Civil unions no issue for local renters

Megan Healy

Gay renters or property owners are protected from discrimination under Illinois State law as of June, but DeKalb municipal code has included this protection since December 2003.

Donald Henderson, director of Student Legal Assistance, said there have not been many cases in which gay-specific discrimination has happened to renters, but if such an instance would occur, it would most likely be discrete.

PRISM club advisor Suzanne Willis said she has not seen much housing discrimination either.

“We have not had any major issues but there are always isolated issues,” she said. “Problems don’t usually occur with student housing, rather work issues [occur].”

In June, Gov. Pat Quinn signed into effect the Illinois Religious Freedom Protection and Civil Union Act, giving more rights and protection to gays.

This legislation allows gay couples to obtain some of the same privileges that straight couples have in a marriage.

It also mandates the same housing and economic responsibilities a heterosexual couple would endure if they were married, such as equal obligations to mortgages, rent and other bills.

The city of DeKalb has a municipal code that does not permit gay discrimination with other types of discrimination in relation to housing sectors.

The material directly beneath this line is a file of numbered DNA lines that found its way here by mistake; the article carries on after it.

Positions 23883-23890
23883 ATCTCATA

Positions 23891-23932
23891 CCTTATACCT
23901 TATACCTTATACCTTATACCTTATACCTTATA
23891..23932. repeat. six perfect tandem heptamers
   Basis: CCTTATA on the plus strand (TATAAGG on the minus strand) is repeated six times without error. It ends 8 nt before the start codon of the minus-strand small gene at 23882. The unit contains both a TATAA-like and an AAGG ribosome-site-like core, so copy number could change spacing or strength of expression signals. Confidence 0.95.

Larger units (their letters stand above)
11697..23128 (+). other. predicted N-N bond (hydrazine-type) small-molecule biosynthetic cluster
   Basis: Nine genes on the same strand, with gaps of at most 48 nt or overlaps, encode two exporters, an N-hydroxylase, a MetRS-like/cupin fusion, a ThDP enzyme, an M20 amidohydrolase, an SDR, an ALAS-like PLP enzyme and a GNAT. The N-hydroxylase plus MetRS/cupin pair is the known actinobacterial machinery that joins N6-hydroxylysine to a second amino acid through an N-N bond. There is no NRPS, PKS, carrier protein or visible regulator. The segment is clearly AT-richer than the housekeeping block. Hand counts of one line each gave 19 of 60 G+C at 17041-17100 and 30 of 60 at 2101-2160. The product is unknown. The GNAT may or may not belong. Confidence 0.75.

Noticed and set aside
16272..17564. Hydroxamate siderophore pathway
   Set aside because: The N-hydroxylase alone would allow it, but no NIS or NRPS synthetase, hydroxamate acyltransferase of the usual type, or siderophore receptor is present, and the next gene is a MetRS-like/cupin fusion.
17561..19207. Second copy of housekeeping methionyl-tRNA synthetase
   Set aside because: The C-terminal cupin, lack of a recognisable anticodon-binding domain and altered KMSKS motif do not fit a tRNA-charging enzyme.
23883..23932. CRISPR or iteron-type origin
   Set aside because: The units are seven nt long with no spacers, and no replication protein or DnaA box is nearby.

This code of conduct, found under chapter 49 of the Human Relations Commission, was in place long before June when the entire state had to get on board with civil unions, Henderson said. This code was last updated in December 2003 to include “sexual orientation.”

Being a partner in a civil union or just being gay can’t affect one’s eligibility to rent or own property according to

“This appears to be just another part of our society that fortunately is becoming widely accepted by the public”, said DeKalb Mayor Kris Povlsen.

According to there are exemptions to the rules regarding different forms of discrimination. Exemptions from the rule of who can lawfully be rejected from renting at the landlord’s discretion include occasions when a landlord lives on the premises of the property they rent, if there are less than four apartments in the unit or if the building is strictly for elders or a family with children desires to move into the building.

These are cases in which a form discrimination may take place lawfully, although these laws may differ between municipalities.